RICO Prosecutions

The federal government vigorously prosecutes organized crime, and even criminal conduct not normally seen as “organized,” under the Racketeer Influenced and Corrupt Organizations (RICO) statute. When people think of RICO violations and federal conspiracy charges, they most often think of the Mafia. Today, RICO charges are commonly levied against “legitimate” corporations and their senior management in an effort to pursue what the government sees as patterns of criminal activity. At The Blanch Law Firm, we are experienced in RICO violations defense. We offer the finely tuned, dedicated, and relentless legal defense against RICO violations and federal conspiracy charges originating from any of the following statutorily specified unlawful activities:

■Wire, mail, or securities fraud
■Embezzlement
■Falsifying ID documents
■Counterfeiting materials or currency
■Interference with commerce
■Racketeering (using extortion, loan sharking, bribery, or obstruction of justice to further illegal activities)
■Interstate Gambling
■Obstruction of Justice
■Felonious manufacture, import, export, or sale of obscene matter or controlled substance
■Trafficking in stolen property or contraband or untaxed cigarettes

If you are accused or suspected of a RICO violation or any federal conspiracy charge – or even suspect you might be — you should immediately call the Blanch Law Firm at 646-797-4790.

Money Laundering

Money Laundering is a crime that involves converting money or property gained from illegal activities into money that appears to have been legally earned.  Money laundering helps criminals of all kinds cover up the source of their funds, whether it be through embezzlement, selling drugs or fraud.  Money laundering has three steps:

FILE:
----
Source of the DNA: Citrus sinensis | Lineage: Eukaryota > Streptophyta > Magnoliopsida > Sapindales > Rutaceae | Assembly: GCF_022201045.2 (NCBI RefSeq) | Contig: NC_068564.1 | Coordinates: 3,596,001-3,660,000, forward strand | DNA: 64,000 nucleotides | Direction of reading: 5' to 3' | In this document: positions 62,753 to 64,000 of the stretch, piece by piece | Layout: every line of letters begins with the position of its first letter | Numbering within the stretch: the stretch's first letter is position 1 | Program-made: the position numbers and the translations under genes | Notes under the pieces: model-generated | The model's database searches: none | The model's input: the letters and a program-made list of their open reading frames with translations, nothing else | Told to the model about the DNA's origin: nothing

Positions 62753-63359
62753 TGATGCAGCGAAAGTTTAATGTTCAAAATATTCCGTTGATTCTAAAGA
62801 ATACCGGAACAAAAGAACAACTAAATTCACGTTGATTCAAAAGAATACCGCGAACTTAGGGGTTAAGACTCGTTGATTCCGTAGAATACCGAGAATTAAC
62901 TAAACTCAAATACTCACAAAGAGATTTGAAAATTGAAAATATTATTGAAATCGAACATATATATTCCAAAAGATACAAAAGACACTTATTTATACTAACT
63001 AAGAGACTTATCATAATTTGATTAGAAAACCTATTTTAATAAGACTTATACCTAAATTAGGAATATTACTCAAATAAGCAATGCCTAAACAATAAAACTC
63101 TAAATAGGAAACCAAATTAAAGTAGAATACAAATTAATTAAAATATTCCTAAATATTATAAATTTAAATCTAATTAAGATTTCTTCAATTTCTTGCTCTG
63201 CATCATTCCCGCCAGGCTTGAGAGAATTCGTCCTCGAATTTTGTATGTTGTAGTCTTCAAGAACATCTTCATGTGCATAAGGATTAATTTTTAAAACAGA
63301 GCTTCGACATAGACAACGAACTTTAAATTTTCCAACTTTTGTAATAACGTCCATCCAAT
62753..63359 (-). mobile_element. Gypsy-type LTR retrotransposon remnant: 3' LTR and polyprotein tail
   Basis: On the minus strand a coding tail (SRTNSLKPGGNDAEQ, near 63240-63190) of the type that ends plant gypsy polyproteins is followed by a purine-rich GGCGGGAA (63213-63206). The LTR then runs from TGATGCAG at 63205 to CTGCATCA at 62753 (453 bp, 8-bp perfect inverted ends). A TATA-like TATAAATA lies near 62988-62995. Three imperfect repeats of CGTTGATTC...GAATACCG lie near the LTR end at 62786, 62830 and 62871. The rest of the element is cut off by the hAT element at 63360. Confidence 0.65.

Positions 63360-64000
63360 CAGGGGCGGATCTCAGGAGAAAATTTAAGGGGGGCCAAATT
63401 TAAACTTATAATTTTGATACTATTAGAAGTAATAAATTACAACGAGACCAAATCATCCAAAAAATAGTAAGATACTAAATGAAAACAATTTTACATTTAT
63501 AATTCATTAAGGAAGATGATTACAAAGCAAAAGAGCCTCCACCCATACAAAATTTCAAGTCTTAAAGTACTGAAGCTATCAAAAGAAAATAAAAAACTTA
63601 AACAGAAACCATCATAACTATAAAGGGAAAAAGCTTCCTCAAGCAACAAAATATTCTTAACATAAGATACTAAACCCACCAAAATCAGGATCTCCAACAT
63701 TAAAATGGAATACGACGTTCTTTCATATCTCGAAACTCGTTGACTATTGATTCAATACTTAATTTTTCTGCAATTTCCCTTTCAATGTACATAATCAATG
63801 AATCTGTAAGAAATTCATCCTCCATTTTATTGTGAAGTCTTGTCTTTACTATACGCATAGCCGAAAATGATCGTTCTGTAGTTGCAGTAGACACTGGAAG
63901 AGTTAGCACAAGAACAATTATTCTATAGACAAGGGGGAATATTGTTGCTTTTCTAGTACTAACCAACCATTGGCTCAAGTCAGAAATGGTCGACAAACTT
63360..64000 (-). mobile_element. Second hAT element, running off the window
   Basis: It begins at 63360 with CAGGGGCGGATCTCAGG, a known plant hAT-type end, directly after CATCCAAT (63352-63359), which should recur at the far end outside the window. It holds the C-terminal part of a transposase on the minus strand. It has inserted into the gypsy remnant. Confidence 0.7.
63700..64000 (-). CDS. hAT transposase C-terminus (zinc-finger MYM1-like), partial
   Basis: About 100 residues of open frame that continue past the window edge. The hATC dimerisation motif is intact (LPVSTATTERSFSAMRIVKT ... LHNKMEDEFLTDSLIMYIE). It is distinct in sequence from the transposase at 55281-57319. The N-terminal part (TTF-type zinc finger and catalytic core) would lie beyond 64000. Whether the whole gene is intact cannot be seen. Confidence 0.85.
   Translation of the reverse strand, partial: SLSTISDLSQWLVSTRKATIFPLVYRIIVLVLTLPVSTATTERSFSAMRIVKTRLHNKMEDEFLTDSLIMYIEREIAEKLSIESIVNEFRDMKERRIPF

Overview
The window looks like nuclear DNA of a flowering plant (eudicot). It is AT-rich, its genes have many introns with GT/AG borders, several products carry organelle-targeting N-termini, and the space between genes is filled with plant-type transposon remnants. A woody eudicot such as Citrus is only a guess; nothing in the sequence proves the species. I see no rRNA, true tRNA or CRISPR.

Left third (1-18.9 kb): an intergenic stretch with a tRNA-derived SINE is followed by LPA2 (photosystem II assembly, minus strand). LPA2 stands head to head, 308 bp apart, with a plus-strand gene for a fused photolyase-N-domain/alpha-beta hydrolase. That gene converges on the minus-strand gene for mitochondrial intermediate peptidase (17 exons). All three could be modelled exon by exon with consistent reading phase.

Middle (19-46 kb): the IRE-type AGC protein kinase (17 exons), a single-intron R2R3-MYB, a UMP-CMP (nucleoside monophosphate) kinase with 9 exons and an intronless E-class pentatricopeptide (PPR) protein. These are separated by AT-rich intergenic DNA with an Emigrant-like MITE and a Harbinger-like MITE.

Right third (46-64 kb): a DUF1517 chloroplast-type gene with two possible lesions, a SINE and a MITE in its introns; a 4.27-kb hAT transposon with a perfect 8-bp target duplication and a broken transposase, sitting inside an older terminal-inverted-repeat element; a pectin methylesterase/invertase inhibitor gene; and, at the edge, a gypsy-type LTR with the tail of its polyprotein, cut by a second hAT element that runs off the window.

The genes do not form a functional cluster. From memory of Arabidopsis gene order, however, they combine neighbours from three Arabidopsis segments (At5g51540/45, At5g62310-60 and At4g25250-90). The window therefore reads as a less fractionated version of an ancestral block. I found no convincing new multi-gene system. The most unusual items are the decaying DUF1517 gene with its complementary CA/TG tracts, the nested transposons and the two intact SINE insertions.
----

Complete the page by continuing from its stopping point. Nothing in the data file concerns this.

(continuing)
■Placement- Illegal funds are introduced into the mainstream economy.
■Layering-The funds are then layered into legitimate funds, making there source difficult to trace.
■Integration-The funds are fully integrated into the economy, without a discernible source.

Within these general steps, there are a number of more specific schemes to launder money.  One of the most common is structuring, which entails depositing small amounts of illegal money into legitimate bank accounts.

Due to the large extent money laundering occurs in the U.S., the government has taken steps to crack down on this process.  Money Laundering is prohibited under the Money Laundering Control Act of 1986.  Individuals that help conceal money, avoid taxes or promote illegal activity through money laundering can be sentenced to up to 20 years in federal prison as well as a fine up to double the amount laundered.  In addition, to these penalties, prosecutors often charge launderers with tax evasion, conspiracy and other crimes that carry their own penalties.

Due to the complexity and seriousness of money laundering charges, a good defense attorney can be the difference decades years in prison and freedom.  If you have been charged with money laundering , contact the Blanch Law Firm immediately at 646-797-4790.

Wire Fraud

Wire fraud is defined in 18 USC 1343 as the use of “the wires” to commit or with intent to commit a scheme or artifice to defraud.  The elements of wire fraud directly compare to those of the mail fraud statute, but require the use of an interstate telephone call or electronic communication made in furtherance of the scheme.The key element placing this form of fraud into the purview of “wire fraud” is the use of interstate wire communications or other forms of facilitating communications, such as television, radio, microwaves, or the internet.